By Naomi Dinnen
As we find our way to a ‘new normal’ this is a good time to upgrade remote learning resources to support students who do not need to be on campus all the time, or even any of the time. I did my HSC, my BA and a large part of my Masters remotely. I say ‘remotely’ because when I studied for the HSC the internet didn’t exist. Things have come a long way, however, there is still room for improvement. It surprises me that so many universities are still not fully across online delivery and don’t have the resources to offer basic services such as access to library books and, crucially, a way for students to return books for free.
Heading into the second year of my PhD I had much to look forward to: teaching a course on Popular Music in Culture and Context at ANU for the first time, attending concerts and conferences about music, and planning overseas travel to talk to experts about research I’ve been thinking about for a decade. When COVID-19 struck I was one of the first to put my hand up to teach online, however, not being a digital native meant there were many challenges in getting the technology to work and engaging students remotely. Fewer students turned up to the Zoom lectures and tutorials than I had experienced in face-to-face teaching, and their participation was somewhat less enthusiastic than it had been.
My first semester as a lecturer was peppered with such joyous moments as being drowned out by the noise of jackhammering from a neighbouring building site, internet dropouts and my cat vomiting live on camera. Along with these common working-from-home problems, I also found that issues that could be solved by popping into a colleague’s office to ask a quick question now required scheduling Zoom meetings or sending emails and waiting for replies. My research has also been impacted as the recording of the event I ran at the end of 2019 is stuck on someone else’s computer, unable to be retrieved because of the shutdown.
As a PhD student I am used to working alone and theoretically should not have found this new way of working too disruptive. However, my attention span has been affected by the 24/7 news cycle, an increasing number of online distractions, and non-productive ‘busy work’. A constant stream of Zoom events has been a great way to keep in touch, but the networking that comes from attending academic conferences and the ability to make personal connections for professional collaboration has disappeared.
Gradually we are all having to adapt to this disrupted way of working. ANU is now offering short research skills training sessions online and some are fully subscribed months in advance. These sessions have proved a lifeline for those of us unable to get to campus, and who are feeling isolated from our learning communities. I would strongly caution against replacing these real-time chunks of learning for post-grads with pre-recorded videos that typically lack the personalised approach of a live session. I can find everything I need on YouTube for free but it is the direct engagement with my peers and academic subject-matter experts that makes me want to take up skills development programs and keep university learning relevant.
Under the Australian Government’s Flexible Learning Framework in around 2005, I was an early adopter of online learning, and an E-Learning Champion leading projects to develop ways of training and assessing using non-traditional tools. A key focus of the Framework was developing training resources, professional development tools and support networks to help teachers and trainers deliver effectively and efficiently. A key takeaway from my time with the Framework (and VET in general) is that more than anything else remote teaching must be student-centred. In this globally competitive environment where everything is moving online, Australian university academics need to be supported and trained to develop new skills and new tools so they can deliver quality online teaching.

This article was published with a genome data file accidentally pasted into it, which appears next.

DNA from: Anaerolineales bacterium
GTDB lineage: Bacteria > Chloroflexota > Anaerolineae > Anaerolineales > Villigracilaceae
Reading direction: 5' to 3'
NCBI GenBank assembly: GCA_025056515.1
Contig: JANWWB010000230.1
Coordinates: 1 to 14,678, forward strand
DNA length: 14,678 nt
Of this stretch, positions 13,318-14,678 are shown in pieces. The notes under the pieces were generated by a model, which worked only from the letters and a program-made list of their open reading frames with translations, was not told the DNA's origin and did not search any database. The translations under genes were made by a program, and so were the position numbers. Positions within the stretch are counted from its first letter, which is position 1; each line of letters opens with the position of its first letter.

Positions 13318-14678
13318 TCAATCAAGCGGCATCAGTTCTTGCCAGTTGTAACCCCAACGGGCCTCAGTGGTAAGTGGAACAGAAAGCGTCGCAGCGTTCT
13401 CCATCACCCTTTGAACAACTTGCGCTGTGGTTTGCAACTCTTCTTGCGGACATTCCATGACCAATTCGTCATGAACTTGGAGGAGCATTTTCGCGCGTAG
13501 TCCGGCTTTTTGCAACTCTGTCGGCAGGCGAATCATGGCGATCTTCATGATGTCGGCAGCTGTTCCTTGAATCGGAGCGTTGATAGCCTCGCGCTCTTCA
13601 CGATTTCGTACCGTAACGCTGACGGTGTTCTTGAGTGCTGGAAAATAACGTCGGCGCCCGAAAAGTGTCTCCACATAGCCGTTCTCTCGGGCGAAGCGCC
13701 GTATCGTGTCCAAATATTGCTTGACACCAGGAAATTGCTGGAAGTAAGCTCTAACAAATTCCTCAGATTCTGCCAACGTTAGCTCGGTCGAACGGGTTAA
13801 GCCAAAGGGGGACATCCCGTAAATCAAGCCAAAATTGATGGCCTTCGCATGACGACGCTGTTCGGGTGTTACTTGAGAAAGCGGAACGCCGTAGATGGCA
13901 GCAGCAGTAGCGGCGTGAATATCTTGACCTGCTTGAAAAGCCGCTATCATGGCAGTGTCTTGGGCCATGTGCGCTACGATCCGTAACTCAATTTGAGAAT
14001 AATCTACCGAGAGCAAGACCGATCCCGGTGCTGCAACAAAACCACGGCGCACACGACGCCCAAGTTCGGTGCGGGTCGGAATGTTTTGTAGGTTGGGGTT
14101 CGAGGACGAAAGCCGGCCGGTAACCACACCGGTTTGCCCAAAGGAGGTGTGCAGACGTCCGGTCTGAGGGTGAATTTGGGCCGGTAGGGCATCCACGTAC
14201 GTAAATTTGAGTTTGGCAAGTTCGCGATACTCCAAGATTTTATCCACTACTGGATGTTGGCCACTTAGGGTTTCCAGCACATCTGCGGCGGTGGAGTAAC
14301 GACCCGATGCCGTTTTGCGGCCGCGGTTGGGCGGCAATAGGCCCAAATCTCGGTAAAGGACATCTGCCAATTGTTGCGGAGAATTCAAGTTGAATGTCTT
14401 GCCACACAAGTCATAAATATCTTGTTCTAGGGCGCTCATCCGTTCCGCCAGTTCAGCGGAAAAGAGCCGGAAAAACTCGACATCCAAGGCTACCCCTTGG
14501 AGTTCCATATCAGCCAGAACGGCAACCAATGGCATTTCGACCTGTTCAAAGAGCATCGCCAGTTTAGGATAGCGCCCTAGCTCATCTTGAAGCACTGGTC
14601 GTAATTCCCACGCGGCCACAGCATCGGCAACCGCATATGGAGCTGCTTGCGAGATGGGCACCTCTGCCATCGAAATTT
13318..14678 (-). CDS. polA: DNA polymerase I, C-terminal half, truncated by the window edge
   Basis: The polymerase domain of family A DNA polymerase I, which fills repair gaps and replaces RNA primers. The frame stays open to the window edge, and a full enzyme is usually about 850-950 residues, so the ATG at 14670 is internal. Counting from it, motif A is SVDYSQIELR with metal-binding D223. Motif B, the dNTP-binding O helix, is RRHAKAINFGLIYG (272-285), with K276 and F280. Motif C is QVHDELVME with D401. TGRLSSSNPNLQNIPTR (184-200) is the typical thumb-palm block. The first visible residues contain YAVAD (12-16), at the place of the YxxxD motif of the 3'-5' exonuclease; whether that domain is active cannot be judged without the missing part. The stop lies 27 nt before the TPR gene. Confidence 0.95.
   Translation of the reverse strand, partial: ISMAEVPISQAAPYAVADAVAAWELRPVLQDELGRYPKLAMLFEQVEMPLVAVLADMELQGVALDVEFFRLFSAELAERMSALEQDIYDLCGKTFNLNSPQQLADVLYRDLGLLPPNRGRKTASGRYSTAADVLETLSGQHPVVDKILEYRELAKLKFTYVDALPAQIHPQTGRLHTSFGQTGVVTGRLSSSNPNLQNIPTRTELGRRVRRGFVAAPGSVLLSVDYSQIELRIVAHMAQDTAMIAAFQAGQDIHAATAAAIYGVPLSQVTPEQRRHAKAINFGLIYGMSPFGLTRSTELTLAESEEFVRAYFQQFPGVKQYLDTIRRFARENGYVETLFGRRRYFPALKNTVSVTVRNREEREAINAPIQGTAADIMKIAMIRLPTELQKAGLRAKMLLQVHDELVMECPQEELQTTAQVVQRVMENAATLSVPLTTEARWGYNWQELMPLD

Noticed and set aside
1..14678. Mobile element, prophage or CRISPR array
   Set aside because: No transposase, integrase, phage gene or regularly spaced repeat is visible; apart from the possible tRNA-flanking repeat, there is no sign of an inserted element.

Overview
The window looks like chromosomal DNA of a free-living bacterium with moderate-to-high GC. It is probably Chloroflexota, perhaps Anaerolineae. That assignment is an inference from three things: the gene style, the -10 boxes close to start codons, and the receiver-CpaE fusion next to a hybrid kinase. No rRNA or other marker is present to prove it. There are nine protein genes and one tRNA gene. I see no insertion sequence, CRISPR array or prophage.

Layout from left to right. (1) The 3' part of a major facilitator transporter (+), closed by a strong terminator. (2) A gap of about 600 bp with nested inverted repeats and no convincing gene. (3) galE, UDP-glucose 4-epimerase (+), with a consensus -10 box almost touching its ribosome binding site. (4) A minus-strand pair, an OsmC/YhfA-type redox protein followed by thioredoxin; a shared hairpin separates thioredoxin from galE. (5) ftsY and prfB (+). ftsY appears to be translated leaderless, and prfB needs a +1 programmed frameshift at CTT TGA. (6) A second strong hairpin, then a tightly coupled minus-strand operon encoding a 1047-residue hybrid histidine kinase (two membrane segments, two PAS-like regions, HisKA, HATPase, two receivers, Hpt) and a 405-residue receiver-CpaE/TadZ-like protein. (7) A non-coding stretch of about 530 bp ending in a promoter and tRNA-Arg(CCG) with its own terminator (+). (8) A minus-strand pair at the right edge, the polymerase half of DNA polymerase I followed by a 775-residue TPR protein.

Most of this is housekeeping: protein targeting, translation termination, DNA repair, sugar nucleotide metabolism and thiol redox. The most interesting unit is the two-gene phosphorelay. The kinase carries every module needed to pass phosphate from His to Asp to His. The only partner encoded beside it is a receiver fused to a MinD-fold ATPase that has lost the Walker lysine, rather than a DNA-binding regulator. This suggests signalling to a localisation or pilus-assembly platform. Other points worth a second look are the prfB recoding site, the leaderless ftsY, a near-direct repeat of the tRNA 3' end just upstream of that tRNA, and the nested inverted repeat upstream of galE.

Early career researchers and academics must also be given opportunities to be trained in remote teaching, even when they’re not actually teaching, to build their own capacity and that of the university sector workforce long term. For the casual sessional teacher there is a pervading feeling of doom and gloom about the sector, with many of us depressed and anxious about our career prospects. Some of my very talented younger peers are seriously considering the value of continuing with post-graduate qualifications when it is unlikely they will find employment in their field. The nature of the precarious work for casual sessional academic and anxieties over job uncertainty have been amplified by the pandemic and the grim picture that is being communicated by our institutions. Pivoting to online delivery has enabled learning to continue in these unprecedented times, and also shown how a blended model of delivery – if well-supported – is the way forward.
Naomi Dinnen started a BA at UTS in Journalism and Sound Studies, completing at Deakin in Politics/Policy. I was a music journalist for more than a decade, then Dance Music Manager at PolyGram Records and Dance Music A&R/ Label Manager at EMI Music. From 2004 to 2018 I was Executive Officer for Vocational Education & Training industry associations, established an annual Skills Conference and published opinion pieces about education. I have a Masters in Professional Education and Training (Deakin University) and an Advanced Certificate in Jewish Studies (Florence Melton Institute). In 2018 my chapter ‘You Don’t See Me But You Will: Jewish Thought and U2’ was published in U2 and the Religious Impulse (Bloomsbury), and in 2019 I ran an Australian edition of the international U2 Conference. I am currently a full time PhD student at ANU researching the connection between U2 and the Hebrew Bible.